# Linear Algebra Solution Types Proven with Rank

Is there a way to determine the solution type of an augmented matrix through row reduction and the rank of the matrix?

To be more specific, I'm not having trouble with understanding solution types or how to solve an augmented matrix. My question is that is it possible to determine the TYPE of solution (unique, consistent, no solution, etc) through determining the rank of the augmented matrix and comparing it to the rank of the matrix on its own.

If the matrix $A$ has columns $\vec a_1, \dots, \vec a_n$, then a system of equations $A \vec x = \vec b$ is equivalent to $$x_1 \vec a_1 + x_2 \vec a_2 + \dots + x_n \vec a_n = \vec b$$ that is, to trying to write $\vec b$ as a linear combination of the columns of $A$. In other words, we are checking if $\vec b$ is in the column space of $A$.

Looking at the rank of $A$ will tell us if the solution, whenever it exists, will be unique.

• If the rank of $A$ is equal to $n$, that means the dimension of the column space is equal to $n$: the columns are linearly independent. In this case, for every $\vec b$, there is either a single solution (if it is in the column space of $A$) or no solution (if it's not).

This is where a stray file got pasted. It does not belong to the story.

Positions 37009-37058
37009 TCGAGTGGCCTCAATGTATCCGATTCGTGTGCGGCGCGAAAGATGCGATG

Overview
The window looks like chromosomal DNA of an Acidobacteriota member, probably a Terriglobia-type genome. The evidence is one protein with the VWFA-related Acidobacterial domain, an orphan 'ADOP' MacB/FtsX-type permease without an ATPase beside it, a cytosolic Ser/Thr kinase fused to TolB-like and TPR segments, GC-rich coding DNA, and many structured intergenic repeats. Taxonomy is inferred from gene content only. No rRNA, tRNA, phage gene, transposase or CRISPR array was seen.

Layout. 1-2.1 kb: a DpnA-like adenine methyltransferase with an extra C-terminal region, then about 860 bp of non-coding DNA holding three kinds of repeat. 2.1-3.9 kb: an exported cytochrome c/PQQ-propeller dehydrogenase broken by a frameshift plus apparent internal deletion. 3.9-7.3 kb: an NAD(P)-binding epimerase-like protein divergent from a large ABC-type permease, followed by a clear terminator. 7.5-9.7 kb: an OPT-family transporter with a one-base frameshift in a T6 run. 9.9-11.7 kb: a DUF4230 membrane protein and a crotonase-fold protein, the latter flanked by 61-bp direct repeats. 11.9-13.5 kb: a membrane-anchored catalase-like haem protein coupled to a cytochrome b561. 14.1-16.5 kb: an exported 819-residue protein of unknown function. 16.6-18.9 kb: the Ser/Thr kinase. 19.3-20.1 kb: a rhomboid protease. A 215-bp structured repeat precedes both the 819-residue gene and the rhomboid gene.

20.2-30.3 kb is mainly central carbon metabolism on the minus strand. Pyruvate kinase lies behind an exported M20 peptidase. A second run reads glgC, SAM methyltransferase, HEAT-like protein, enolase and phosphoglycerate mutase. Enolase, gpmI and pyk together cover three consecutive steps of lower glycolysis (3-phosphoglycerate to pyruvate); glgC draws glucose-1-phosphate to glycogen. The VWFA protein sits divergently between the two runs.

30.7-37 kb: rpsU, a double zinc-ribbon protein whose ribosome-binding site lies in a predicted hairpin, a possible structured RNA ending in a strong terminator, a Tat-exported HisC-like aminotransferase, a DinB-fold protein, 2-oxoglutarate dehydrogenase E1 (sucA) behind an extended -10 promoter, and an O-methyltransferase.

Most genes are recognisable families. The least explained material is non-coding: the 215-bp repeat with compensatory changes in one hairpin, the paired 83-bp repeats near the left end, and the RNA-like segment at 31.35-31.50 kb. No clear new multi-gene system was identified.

• On the other hand, if the rank of $A$ is less than $n$, that means the dimension of the column space is less than $n$: the columns are linearly dependent. In this case, for every $\vec b$, there is either an infinite set of solutions (if it is in the column space of $A$) or no solution (if it's not).

In either case, to distinguish these two cases, we compare the rank of $A$ to the rank of the augmented matrix $A\mid \vec b$.

• If $\operatorname{rank}(A) = \operatorname{rank}(A \mid \vec b)$, that means the column space doesn't change when we add a column $\vec b$. This can only happen if $\vec b$ was already in the column space, so there must be a solution.

• If $\operatorname{rank}(A) < \operatorname{rank}(A \mid \vec b)$, this means that the column space becomes bigger when we add $\vec b$. This can only happen if $\vec b$ is linearly independent from $\vec a_1, \dots, \vec a_n$, so there is no solution.